Better fuel economy to reduce global warming

In this article of The Guardian, it states that six changes to fuel economy can have a major impact on the reduction of global warming. The first is reducing the fuel economy on trucks, which have a huge fuel consumption compared to the amount of vehicles in traffic. Fleet operators need to become aware of the problem and act accordingly. Secondly, other fuel sources have to be made commercially viable. Right now, there are barely any electricity loading places (or for other fuels) present and increasing them would increase the use of alternative resources. Further, there is also the need to make the numbers more objective. At the moment, different studies have been done, isolated from others. This makes is immensely hard to compare them. BSR also tries to implement a tool for the better investigation of life-cycle assessment. Making a better life-cycle assessment will improve the possibility of comparing different fuel resources, materials used etc. They also think that the future is not one kind of clean fuel, but a cooperation of the fuels, because all the alternative fuels have different disadvantages. And lastly, it is important to act now, because we’re close to the limit of contaminants in the atmosphere and waiting will only increase the risk of not reversible damage.

Which of these changes do you think is more important? Or do you think that only when all changes are applied at the same time, it will have a positive effect?

Source: http://www.theguardian.com/sustainable-business/2015/mar/17/fuel-climate-change-biofuels-trucking-carbon

Rough ship surfaces may reduce global warming

Better aerodynamics reduce fuel consumption, and thankfully, car manufacturers work on aerodynamics for the European market. But fuel economy is not only important for land vehicles. As we know, it’s very important for aircraft, but also water vessels should improve their fuel economy. A lot of fuel is used for cargo transport by ships, but if we can improve their hydrodynamics, we can reduce their fuel consumption.

One way of reducing their fuel consumption, is off course reducing their drag. This can be done by making their surfaces more rough. This is contrary to our intuition, but this study done by the UCLA proves that the right sort of roughness can reduce the friction drag of the ships. This will reduce the fuel consumption and that will in turn reduce the global warming.

I think that a lot of research has to be done on fuel economy for ships, but should there also come some sort of regulation about the fuel consumption, like there is for cars now?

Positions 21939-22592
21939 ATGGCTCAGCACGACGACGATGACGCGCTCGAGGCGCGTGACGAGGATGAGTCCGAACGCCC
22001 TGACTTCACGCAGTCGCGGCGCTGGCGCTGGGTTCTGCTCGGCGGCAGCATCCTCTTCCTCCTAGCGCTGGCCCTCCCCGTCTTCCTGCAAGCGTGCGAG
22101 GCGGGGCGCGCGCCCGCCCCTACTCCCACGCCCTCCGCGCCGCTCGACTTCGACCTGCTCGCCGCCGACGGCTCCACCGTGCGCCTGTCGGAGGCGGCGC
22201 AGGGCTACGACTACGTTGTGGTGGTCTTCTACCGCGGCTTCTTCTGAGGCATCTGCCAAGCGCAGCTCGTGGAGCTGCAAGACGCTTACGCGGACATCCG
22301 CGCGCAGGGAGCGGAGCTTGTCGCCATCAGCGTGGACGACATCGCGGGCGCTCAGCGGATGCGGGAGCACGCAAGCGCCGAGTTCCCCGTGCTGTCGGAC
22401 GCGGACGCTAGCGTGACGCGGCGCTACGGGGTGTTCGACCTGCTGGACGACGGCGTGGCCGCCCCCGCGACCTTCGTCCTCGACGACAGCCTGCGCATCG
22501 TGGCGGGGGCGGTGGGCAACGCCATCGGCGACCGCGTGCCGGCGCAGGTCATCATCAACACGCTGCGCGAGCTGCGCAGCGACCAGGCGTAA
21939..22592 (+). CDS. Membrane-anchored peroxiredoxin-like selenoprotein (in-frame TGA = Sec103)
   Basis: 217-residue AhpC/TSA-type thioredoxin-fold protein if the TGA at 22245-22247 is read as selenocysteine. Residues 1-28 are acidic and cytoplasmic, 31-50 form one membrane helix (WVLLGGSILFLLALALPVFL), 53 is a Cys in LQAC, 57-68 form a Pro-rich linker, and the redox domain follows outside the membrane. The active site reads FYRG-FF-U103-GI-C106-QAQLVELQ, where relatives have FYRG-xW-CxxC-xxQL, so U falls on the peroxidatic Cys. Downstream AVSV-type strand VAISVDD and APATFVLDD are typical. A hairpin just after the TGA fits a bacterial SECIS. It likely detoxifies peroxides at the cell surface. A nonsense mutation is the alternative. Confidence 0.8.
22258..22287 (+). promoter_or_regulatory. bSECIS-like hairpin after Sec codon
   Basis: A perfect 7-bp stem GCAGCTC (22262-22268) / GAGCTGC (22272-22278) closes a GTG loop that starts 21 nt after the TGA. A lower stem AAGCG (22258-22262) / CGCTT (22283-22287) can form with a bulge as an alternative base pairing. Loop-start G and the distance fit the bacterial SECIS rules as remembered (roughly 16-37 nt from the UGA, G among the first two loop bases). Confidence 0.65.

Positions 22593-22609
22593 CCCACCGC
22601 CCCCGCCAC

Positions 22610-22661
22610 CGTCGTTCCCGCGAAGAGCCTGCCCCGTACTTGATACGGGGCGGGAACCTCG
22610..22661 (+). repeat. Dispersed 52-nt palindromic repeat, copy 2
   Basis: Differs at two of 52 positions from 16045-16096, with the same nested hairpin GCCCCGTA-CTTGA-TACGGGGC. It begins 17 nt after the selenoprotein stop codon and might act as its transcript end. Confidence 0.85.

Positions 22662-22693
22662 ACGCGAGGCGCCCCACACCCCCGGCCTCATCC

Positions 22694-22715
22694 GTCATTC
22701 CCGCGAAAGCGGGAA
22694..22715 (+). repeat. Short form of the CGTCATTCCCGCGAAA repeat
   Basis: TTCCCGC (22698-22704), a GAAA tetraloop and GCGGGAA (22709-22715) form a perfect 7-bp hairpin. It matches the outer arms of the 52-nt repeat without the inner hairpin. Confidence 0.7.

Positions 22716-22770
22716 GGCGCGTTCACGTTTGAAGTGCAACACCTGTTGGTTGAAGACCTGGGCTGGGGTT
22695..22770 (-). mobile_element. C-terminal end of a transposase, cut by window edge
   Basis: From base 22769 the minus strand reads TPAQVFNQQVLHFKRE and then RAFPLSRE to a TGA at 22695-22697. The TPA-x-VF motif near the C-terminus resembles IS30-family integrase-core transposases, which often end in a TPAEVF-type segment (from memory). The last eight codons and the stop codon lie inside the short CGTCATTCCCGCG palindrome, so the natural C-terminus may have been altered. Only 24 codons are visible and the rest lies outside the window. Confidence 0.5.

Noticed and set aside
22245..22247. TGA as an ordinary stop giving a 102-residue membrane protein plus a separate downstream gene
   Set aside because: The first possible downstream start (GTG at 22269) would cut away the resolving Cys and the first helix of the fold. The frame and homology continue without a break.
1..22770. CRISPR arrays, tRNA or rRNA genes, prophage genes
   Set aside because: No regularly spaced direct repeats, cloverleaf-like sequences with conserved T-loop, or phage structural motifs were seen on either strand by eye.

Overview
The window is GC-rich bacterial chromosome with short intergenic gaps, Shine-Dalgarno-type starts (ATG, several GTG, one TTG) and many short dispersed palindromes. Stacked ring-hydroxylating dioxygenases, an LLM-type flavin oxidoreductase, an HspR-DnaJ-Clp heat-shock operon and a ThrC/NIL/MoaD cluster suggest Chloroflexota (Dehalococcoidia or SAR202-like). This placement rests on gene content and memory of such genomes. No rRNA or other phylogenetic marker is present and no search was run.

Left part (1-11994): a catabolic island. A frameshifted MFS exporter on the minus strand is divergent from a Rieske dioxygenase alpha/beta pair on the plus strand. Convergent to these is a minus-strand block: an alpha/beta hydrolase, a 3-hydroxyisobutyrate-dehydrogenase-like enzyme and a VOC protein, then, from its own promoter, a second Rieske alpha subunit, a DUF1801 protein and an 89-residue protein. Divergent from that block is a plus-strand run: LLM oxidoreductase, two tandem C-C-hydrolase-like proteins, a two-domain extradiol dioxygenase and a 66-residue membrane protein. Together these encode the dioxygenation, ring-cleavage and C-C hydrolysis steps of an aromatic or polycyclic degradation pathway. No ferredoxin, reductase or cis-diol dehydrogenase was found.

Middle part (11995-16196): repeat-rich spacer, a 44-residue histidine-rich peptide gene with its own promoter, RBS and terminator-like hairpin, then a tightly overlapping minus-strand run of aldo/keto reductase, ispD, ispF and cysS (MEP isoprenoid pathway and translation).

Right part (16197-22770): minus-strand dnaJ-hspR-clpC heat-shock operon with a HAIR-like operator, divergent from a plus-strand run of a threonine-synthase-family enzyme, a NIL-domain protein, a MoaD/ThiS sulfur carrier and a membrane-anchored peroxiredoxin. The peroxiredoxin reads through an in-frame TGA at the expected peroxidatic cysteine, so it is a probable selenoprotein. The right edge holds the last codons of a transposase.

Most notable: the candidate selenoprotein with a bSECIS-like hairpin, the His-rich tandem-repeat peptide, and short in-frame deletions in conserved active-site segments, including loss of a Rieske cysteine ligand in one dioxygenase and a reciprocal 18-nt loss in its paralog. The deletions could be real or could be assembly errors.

Source: http://www.sciencerecorder.com/news/study-finds-rough-surfaces-may-reduce-friction-drag-could-reduce-global-warming/

Air, not a problem but a gift? – The wind turbine

The previous blogs were all about the fight against air. How can we make our object aerodynamically as efficient as possible. How can we deal with air as a certain resistance?
But air isn’t always a negative medium as it can be used in advance.
Climate change and the fight against it has become a major topic in modern society. The effects of global warming are clearly visible and people are aware that things need to change concerning energy consumption. Already several years ago we saw the start up of ‘green’ energy. The research for new concepts like the electric car, biofuel, but also green electricity were born.

An example of green electricity is the wind turbine. A wind turbine transfers the kinetic energy of the wind into electrical power. A concept which is already quite old, but the first electricity-generating turbine was made in 1887 by James Blyth and was a battery charging machine.
The first utility grid-connected wind turbine however showed up in 1951.

Nowadays wind turbines are a common view in the modern landscape. Off shore and on shore there are already several windfarms. The largest wind farm, called the Gansu Wind Farm in China, has even a capacity of 6000 MW which is even more then the total capacity of nuclear energy in Belgium.

It’s clear that wind turbines can replace nuclear energy, but the biggest downside is the fact that you need to have an enormous area to reach a capacity which is meaningful. The design of the rotor plays an important role in this story about the efficiency of the wind turbine. According to the law of the physicist Albert Betz only 58.3% of the wind energy could be transformed into electrical power.
But due to the design of the rotor modern turbines can even reach an efficiency of 70-80%.

Do you think it is realistic that wind turbines would replace nuclear energy? Do you also know phenomena which can be negative for us but on the other side useful, like wind energy?